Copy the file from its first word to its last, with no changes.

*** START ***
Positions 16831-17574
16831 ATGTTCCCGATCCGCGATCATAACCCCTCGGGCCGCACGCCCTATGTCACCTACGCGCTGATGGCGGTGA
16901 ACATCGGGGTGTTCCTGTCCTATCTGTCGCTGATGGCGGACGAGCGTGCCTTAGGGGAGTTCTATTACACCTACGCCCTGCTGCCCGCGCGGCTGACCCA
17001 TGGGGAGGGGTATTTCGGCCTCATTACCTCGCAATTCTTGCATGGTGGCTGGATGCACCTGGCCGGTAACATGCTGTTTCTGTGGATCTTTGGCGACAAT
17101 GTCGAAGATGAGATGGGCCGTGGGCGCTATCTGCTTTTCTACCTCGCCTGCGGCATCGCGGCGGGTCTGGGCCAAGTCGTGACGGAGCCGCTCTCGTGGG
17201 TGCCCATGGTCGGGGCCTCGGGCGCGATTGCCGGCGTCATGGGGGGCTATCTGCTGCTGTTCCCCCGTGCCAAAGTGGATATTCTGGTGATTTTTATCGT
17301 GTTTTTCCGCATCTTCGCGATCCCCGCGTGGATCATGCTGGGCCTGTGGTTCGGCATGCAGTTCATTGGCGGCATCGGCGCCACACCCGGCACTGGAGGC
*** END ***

Positions 16831-17574
16831 ATGTTCCCGATCCGCGATCATAACCCCTCGGGCCGCACGCCCTATGTCACCTACGCGCTGATGGCGGTGA
16901 ACATCGGGGTGTTCCTGTCCTATCTGTCGCTGATGGCGGACGAGCGTGCCTTAGGGGAGTTCTATTACACCTACGCCCTGCTGCCCGCGCGGCTGACCCA
17001 TGGGGAGGGGTATTTCGGCCTCATTACCTCGCAATTCTTGCATGGTGGCTGGATGCACCTGGCCGGTAACATGCTGTTTCTGTGGATCTTTGGCGACAAT
17101 GTCGAAGATGAGATGGGCCGTGGGCGCTATCTGCTTTTCTACCTCGCCTGCGGCATCGCGGCGGGTCTGGGCCAAGTCGTGACGGAGCCGCTCTCGTGGG
17201 TGCCCATGGTCGGGGCCTCGGGCGCGATTGCCGGCGTCATGGGGGGCTATCTGCTGCTGTTCCCCCGTGCCAAAGTGGATATTCTGGTGATTTTTATCGT
17301 GTTTTTCCGCATCTTCGCGATCCCCGCGTGGATCATGCTGGGCCTGTGGTTCGGCATGCAGTTCATTGGCGGCATCGGCGCCACACCCGGCACTGGAGGC